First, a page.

Psalm 119:128 Therefore I esteem all thy precepts concerning all things to be right; and I hate every false way.


What if there is an answer that can reconcile this single sheet in Turin with what God has written in His word  - what then? This leads us on to the second question: IS IT RELEVANT? Let us suppose that the Shroud of Turin really was the very burying sheet. What do we do?

It is at questions like these, that we ought to thank God that He has given us the Book that is for many of us the sole rule of faith and practice. When others are “tossed to and fro and carried about with every wind of doctrine…” (Ephesians 4:14) we have something solid that will survive every storm. Since “there is no new thing under the sun” (Ecclesiastes 1:9) the Bible has this situation covered. All that changes are a few local details, but there is nothing new in the people being faced with a relic on display. Please read on…


If you are interested in antiquity, consider that the passage below was written approximately 550 years before the Shroud of Turin  came into existence and speaks of an event  which occurred some 350 years before that again.  I speak of King Hezekiah and the serpent of brass. 2 Kings 18:1-7 reads as follows:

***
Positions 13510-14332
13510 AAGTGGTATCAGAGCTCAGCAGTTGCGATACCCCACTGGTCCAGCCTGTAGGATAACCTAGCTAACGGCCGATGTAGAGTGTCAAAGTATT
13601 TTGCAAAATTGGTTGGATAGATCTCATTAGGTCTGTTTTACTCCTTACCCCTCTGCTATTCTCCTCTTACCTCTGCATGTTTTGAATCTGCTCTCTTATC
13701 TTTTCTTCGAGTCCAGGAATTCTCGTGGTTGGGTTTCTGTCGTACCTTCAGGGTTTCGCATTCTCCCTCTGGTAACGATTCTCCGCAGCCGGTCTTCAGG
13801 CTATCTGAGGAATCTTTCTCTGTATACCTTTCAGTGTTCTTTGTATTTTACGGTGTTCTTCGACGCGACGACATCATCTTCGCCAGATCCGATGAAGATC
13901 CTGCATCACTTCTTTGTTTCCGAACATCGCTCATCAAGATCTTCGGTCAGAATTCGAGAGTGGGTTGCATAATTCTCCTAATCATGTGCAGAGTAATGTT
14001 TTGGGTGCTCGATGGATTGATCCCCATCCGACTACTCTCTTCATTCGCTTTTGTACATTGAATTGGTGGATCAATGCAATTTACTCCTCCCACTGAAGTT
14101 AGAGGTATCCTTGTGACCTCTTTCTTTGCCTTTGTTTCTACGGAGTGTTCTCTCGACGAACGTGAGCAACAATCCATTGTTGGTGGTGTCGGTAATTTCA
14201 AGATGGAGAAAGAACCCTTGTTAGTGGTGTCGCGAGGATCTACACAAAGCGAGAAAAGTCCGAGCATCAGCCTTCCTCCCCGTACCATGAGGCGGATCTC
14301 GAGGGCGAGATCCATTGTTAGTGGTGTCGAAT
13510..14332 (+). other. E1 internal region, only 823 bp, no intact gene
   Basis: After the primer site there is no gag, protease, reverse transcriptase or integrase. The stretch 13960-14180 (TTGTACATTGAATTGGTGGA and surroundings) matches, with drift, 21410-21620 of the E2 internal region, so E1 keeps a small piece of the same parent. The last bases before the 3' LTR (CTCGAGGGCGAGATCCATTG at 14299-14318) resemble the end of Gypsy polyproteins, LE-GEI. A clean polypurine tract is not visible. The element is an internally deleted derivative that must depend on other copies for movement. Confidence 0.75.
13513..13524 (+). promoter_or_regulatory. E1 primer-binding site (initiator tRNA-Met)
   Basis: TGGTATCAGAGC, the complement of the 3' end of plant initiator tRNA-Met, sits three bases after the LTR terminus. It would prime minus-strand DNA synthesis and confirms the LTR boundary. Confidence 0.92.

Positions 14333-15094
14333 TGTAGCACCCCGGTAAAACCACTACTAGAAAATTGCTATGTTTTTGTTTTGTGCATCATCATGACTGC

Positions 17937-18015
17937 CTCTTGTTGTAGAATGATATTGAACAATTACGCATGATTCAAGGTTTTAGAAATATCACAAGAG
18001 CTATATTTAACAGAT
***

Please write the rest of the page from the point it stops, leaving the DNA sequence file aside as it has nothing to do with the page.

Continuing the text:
2 Kings 18:1 Now it came to pass in the third year of Hoshea son of Elah king of Israel, that Hezekiah the son of Ahaz king of Judah began to reign. 2 Twenty and five years old was he when he began to reign; and he reigned twenty and nine years in Jerusalem. His mother’s name also was Abi, the daughter of Zachariah. 3 And he did that which was right in the sight of the LORD, according to all that David his father did. 4 He removed the high places, and brake the images, and cut down the groves, and brake in pieces the brasen serpent that Moses had made: for unto those days the children of Israel did burn incense to it: and he called it Nehushtan. 5 He trusted in the LORD God of Israel; so that after him was none like him among all the kings of Judah, nor any that were before him. 6 For he clave to the LORD, and departed not from following him, but kept his commandments, which the LORD commanded Moses. 7 And the LORD was with him; and he prospered whithersoever he went forth: and he rebelled against the king of Assyria, and served him not.


The inspired writer makes this clear. It was the brazen serpent which Moses had made (v4) It was not merely based on tradition or legend. The connection with the Shroud of Turin  can be clearly seen, although the case for the serpent is stronger again. However this enables us to argue from the greater to the lesser.